While many remedies are useful in the treatment of painful uterine contractions, only two have been shown to produce contractions at regular intervals simulating labor. Both were introduced into homeopathy from American Indian medicine, and both are still used primarily for complaints of or in relation to the female reproductive cycles of pregnancy, childbirth, and menstruation. Because their symptom pictures closely resemble two major subtypes of dysfunctional labor, they are also useful standards against which other possible remedies can be measured, and can reasonably be tried when other more specific indications are lacking.
Tincture of the root, Caulophyllum thalictroides, N. O. Berberidaceae, blue cohosh or "squaw root."
1. UTERINE DYSFUNCTION
The muscle fibers of the mammalian uterus have the unique ability to relax isometrically at their contracted length, such that each contraction further reduces the volume of the organ. In labor, rhythmic contractions of this type, centered in the fundus or upper segment, accomplish the splendid athletic feats of effacing the lower segment, dilating the cervix, and pushing the baby into, through, and out of the vagina. After labor, similar contractions expel the placenta and any remaining clots and placental fragments, compress the decidual vessels, and thus minimize further blood loss.
The symptomatology of CAULOPHYLLUM is dominated by abnormal uterine contractions of an easily recognizable type. While often extremely painful and distressing to the patient, they are centered primarily in the lower segment, and tend to be sharp and spasmodic in character, brief in duration, and very unstable, often flitting about or into the bladder, groins, and thighs. Above all, they fail to dilate the cervix, which remains thick and spasmodically closed, and in emptying the uterus, which reverts after each contraction to its former length, like any other muscle.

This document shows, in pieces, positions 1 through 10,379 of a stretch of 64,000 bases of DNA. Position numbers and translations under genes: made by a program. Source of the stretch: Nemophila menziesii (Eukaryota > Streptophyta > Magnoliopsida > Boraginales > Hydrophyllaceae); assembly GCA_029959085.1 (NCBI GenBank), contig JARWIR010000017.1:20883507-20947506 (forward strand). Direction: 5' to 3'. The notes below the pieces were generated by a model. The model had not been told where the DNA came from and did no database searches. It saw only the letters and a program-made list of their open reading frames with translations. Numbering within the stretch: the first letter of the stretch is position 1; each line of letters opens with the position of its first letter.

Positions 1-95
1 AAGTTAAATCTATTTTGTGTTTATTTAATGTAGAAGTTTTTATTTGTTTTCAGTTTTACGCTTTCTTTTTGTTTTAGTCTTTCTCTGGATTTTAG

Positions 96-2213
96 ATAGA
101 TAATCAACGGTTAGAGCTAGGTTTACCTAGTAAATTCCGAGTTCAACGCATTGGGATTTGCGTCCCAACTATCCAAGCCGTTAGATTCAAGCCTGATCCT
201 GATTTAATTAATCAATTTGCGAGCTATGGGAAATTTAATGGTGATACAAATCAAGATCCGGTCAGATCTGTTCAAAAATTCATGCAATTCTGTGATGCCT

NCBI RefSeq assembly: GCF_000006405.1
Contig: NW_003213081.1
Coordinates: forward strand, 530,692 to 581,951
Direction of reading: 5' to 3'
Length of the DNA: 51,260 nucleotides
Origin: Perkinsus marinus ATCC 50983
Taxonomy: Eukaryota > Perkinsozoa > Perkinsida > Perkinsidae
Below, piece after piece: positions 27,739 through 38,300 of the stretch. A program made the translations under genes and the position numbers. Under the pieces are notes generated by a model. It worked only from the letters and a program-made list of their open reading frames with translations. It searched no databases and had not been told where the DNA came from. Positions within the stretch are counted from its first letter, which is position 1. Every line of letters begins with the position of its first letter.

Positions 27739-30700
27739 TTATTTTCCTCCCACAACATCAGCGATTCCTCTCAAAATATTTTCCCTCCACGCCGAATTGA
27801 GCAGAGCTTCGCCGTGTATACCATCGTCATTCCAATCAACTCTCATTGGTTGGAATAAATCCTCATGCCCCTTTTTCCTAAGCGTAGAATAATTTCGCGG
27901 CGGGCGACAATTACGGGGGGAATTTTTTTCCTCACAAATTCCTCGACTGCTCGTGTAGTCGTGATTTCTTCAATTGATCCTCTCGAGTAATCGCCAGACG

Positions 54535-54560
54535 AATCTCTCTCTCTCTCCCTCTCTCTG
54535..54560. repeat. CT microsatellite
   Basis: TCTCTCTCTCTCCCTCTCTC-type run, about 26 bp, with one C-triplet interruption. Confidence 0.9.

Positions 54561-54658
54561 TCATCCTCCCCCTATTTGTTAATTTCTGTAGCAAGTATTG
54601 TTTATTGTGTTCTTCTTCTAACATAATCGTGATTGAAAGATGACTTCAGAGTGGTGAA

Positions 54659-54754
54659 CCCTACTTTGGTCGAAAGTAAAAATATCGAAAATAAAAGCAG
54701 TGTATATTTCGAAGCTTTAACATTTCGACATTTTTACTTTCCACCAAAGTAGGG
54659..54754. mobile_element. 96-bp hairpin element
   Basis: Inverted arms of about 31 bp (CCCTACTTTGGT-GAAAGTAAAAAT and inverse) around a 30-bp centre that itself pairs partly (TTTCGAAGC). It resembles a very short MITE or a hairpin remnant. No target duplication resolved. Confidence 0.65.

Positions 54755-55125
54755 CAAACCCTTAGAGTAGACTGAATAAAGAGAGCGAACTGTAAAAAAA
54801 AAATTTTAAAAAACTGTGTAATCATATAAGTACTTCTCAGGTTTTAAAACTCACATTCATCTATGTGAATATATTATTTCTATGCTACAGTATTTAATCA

Such contractions are commonly seen in prolonged or difficult labors that get "stuck" in the dilatation phase, when the vaginal exam reveals so little objective progress that it feels awkward to have to break this news. In such cases, both midwife and patient may have been misled by the intense pain and accompanying exhaustion to conclude that the labor was progressing normally.
2. MUSCULAR WEAKNESS AND NERVOUS EXCITEMENT.
Almost invariably, the contractions of CAULOPHYLLUM are associated with a sense of marked weakness or muscular exhaustion, sometimes to the point that the patient can hardly move or speak. At the same time, there is usually evidence of trembling, shivering, or some other form of nervous excitement, such as retching or vomiting. In both respects, its closest analogue is GELSEMIUM, which often succeeds where CAULOPHYLLUM seems indicated but does not help
3. NEURALGIC AND ARTHRITIC PAINS.
CAULOPHYLLUM can also relieve neuralgias in various locations, especially the bladder, vagina, and intestines. Like the uterine pains, these too are short, sharp, spasmodic, and tend to fly about from place to place. The remedy also has a rheumatic tendency, and can be helpful for pain, swelling, and stiffness in muscles and in the smaller joints (e.g., fingers, toes).
4. MISCELLANEOUS SYMPTOMS.
Weakness and excessive relaxation of muscles and supporting structures may affect the suspensory ligaments of the uterus to the point of actual prolapse. Occasionally the remedy has produced or relieved an irritating vaginitis with profuse discharge.